I've been keeping busy lately. I'm working three days a week at my new job and keeping myself well entertained in my free time. I've gotten really into the game Red Dead Redemption, by Rockstar games. As many people have observed, the game plays largely like a western-themed Grand Theft Auto, featuring a large map where players are free to roam about and do as they please. One can steal horses or shoot whomever they fancy, becoming wanted in the process and fighting off lawmen and bounty hunters. You can cheat at cards, and if you lose, slaughter your opponents and loot their corpses for your lost cash. However, this is what I find least intriguing about the game. I was showing off the game to my parents and our friends (It really is beautiful - dusty trails wind off towards distant mesas, wildflowers sway in the wind beneath stunning photo-realistic sunsets), demonstrating the breadth of freedoms granted to the player, when I was asked if the game would let me kiss a passing woman.
"No," I told them, "but I can lasso and hog-tie her." There was laughter all around as I proceeded, but it occurred to me then that most of the freedom in Red Dead Redemption is violent in nature. You can shoot anyone and everyone, but kiss no one. In fact, you can't even talk to most of the game's vast population. I suppose that gamers like the high level of action; I don't really mind it, but I find myself wishing there were just a bit more in the way of pacifist activities. This is what I really like about the game; exploring scenic canyons, hunting down the wildlife and trading animal hides and meat in town, taking the time to play a round of horseshoes, and collecting the various medicinal plants scattered around the game world. I enjoy taking a slower pace, riding off the beaten path, and just exploring the rich digital desert.
Last night I was talking to Dustin, and I spent a sizable chunk of the conversation gushing on about Red Dead. Dustin had tried to buy it, but I guess the Walmart out in South Carolina was sold out. We're hoping to get in some online gaming together before he has to deploy again, this time to Afghanistan. He seemed to enjoy my scathing critique of the movie "Avatar", which I did enjoy, but which features many glaring holes I was only too happy to point out. Chiefly, after the "blue hippies" (as they were christened on 30 Rock) defeat the humans and force them off of the planet...everything is rosy? Um...wouldn't people back in the world be angry about all of the workers who were killed, and the sudden loss of their uber-profitable mine? I can't help but envision more redneck former Marines coming back to nuke the site from orbit. Also, where is the government throughout the whole movie? There are apparently jittery corporate shareholders back home, but no regulatory bodies or compliance inspectors? I tend to think that a crazy planet with lifeforms that can all connect to each other via a network of sentient trees would be extremely conspicuous, even in the future, drawing the attention of all sorts of red-tape slinging bureaucrats and a swath of non-bathing, hemp-wearing, sign-waving activists. Finally, why is the foolishly named "Unobtainium" (I had convince Dustin that I wasn't making it up) so important? They disclose that it is highly valued, but not one application is named. This kind of omission doesn't add to the mystique for me; it interferes with my suspension of disbelief. In the "Dune" novels, the pivotal Spice Melange is given myriad uses critical to the function of that fictional society; hence it's high value.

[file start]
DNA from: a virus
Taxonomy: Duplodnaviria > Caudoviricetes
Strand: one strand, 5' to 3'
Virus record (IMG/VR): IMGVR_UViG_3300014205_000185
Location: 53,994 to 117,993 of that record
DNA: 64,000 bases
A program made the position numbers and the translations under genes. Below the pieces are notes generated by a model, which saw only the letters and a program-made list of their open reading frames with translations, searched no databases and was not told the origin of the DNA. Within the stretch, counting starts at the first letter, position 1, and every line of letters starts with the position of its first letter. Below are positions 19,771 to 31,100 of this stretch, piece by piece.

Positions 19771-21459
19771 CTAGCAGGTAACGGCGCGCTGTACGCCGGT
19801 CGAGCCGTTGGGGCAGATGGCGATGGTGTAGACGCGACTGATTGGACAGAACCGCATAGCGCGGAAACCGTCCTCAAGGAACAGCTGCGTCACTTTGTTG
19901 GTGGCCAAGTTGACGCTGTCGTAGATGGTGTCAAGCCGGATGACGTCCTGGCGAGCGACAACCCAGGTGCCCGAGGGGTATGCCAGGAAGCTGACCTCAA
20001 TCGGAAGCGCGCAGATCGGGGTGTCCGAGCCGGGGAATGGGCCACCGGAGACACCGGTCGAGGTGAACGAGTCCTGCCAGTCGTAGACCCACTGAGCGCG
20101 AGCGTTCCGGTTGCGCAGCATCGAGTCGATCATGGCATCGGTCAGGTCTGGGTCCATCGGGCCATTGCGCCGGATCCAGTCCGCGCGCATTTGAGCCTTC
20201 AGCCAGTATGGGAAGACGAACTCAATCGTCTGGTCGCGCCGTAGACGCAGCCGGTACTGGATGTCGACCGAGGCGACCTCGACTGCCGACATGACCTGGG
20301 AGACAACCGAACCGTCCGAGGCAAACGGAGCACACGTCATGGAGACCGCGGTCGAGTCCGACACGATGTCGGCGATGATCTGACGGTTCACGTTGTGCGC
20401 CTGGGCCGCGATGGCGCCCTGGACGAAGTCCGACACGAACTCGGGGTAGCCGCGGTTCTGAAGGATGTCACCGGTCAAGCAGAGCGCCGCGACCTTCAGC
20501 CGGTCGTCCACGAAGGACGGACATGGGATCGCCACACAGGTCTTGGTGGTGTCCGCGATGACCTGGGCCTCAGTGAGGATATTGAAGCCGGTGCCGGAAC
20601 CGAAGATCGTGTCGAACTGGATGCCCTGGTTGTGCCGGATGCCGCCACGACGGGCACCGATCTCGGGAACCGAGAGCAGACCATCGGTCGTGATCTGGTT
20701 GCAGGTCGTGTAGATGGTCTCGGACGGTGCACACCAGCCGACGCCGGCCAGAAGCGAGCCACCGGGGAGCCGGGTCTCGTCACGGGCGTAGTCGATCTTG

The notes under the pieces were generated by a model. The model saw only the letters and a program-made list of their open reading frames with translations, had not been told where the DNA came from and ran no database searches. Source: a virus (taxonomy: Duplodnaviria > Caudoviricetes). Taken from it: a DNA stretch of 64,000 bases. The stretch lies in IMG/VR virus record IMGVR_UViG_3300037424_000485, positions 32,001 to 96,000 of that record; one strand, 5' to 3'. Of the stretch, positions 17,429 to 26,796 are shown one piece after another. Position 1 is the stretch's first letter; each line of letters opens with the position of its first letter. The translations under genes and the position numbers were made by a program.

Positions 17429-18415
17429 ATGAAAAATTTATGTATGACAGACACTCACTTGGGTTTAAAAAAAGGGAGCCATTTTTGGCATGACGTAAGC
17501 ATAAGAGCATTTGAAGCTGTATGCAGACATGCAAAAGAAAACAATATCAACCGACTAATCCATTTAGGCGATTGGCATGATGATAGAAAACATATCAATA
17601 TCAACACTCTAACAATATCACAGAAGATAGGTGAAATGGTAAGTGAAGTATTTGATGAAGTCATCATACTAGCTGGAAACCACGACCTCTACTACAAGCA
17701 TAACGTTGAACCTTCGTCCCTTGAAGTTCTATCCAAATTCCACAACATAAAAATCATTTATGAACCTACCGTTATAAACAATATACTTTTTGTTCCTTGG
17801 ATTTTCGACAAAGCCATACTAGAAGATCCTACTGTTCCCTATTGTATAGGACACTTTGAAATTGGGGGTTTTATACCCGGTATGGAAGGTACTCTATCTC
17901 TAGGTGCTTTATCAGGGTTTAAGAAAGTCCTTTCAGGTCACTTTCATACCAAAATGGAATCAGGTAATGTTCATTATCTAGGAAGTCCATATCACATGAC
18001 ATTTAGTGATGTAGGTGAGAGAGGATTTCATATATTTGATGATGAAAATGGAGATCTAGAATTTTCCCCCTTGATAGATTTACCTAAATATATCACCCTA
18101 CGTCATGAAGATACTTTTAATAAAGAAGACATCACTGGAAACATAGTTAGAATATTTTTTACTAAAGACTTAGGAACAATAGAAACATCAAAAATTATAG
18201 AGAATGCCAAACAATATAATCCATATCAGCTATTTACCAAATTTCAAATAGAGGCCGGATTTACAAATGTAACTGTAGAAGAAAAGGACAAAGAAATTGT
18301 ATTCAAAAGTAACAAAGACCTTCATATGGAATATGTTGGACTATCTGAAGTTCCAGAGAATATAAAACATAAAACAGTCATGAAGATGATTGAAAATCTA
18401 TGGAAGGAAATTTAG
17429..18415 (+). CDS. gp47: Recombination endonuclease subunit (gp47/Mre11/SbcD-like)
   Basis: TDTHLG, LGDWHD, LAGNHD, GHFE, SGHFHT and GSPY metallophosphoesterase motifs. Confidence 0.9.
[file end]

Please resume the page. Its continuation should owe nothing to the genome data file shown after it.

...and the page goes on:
Which brings me to my last bit of rambling today - Dustin told me about a new Dune movie that is in the works. We'll have to wait and see what happens, but things aren't looking so good at the moment. Apparently, a first draft of the script has already been scrapped, along with the first director. Worse, Twlight's Robert Pattinson has supposedly been having talks with the director about playing Paul Atredies. Hey, no thank you. Also, the director's interest in doing the movie in 3D doesn't sit well with me (I smell lackluster CGI sandworms). Sigh. Let's all get a dose of 80's Dune by checking out these videos of conversations between David Lynch and Frank Herbert. Cool.